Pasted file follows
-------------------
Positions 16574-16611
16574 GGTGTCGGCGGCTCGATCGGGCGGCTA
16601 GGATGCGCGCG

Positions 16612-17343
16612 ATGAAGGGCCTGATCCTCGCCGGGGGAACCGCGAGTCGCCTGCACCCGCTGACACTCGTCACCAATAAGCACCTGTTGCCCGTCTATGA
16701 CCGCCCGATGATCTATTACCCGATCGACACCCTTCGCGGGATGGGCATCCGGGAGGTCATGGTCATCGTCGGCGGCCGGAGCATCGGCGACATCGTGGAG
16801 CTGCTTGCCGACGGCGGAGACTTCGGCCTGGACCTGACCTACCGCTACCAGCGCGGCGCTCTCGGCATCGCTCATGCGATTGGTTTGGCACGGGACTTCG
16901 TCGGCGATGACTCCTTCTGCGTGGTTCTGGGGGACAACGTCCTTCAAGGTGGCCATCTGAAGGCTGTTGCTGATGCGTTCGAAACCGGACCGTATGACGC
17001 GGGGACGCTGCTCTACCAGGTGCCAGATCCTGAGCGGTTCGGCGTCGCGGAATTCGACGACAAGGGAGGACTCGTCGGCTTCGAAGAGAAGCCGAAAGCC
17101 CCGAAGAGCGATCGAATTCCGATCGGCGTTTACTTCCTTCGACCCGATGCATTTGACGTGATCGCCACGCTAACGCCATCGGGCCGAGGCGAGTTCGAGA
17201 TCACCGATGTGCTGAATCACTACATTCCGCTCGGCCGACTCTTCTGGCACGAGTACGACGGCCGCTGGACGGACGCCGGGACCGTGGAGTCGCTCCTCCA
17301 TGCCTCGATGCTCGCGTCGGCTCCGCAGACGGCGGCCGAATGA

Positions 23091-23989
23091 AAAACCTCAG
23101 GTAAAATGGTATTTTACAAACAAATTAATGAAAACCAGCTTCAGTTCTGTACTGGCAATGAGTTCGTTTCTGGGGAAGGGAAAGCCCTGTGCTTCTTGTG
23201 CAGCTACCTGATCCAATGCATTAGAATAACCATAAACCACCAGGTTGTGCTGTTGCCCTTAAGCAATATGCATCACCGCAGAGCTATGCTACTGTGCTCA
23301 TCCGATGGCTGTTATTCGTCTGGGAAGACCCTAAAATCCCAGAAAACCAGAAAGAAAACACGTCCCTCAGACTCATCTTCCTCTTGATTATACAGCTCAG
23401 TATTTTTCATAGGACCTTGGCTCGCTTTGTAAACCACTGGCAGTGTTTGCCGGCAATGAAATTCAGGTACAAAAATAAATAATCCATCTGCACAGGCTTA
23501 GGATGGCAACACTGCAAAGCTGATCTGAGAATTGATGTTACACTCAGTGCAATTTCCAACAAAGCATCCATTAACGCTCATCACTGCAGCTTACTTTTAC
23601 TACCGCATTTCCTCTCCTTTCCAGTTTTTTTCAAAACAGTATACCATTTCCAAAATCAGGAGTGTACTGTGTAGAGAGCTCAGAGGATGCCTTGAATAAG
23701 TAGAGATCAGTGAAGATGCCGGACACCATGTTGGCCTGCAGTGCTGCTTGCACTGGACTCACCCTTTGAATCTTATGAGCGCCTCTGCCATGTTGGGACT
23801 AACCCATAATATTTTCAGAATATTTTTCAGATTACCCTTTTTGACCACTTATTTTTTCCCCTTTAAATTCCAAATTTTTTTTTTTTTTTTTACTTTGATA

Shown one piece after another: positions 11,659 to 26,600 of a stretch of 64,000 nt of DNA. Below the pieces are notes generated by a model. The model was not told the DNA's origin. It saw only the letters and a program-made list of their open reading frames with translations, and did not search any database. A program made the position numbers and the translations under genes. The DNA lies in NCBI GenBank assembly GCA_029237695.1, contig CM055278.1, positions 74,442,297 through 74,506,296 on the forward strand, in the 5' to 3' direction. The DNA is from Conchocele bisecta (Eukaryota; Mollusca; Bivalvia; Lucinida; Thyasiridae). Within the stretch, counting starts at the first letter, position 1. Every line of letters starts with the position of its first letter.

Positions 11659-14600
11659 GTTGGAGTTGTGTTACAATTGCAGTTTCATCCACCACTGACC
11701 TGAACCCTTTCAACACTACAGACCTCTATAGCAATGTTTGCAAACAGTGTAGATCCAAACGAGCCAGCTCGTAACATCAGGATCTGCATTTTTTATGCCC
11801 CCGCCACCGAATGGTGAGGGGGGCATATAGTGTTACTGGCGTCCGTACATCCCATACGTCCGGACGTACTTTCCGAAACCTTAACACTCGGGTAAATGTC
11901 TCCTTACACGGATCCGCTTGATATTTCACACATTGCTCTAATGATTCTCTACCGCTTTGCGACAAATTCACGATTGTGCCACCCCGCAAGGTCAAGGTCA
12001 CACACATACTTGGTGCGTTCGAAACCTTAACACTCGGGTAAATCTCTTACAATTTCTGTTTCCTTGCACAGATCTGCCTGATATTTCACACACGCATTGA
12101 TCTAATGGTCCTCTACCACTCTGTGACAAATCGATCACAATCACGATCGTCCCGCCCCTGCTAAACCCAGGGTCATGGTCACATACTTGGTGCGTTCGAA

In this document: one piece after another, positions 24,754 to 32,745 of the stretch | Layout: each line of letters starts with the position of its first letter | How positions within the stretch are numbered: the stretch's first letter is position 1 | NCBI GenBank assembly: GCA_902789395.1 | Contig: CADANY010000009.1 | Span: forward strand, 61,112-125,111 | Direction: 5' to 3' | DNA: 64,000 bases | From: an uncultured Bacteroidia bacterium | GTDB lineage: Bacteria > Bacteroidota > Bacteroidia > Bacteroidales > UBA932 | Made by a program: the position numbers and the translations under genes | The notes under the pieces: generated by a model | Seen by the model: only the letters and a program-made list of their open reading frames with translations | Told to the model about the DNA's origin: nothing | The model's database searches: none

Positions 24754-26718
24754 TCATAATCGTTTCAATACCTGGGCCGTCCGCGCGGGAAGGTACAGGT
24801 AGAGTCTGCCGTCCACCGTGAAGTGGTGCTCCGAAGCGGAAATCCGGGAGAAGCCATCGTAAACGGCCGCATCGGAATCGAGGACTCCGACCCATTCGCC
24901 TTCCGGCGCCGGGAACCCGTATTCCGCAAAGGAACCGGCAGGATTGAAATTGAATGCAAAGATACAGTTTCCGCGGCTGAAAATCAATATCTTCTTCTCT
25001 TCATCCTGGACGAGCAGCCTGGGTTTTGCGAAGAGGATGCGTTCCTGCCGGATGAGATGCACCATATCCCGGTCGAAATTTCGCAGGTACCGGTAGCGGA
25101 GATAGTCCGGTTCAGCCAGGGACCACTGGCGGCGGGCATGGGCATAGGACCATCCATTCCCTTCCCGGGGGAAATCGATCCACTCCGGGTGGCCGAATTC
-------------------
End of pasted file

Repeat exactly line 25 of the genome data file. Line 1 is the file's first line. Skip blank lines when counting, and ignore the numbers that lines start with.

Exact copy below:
11659 GTTGGAGTTGTGTTACAATTGCAGTTTCATCCACCACTGACC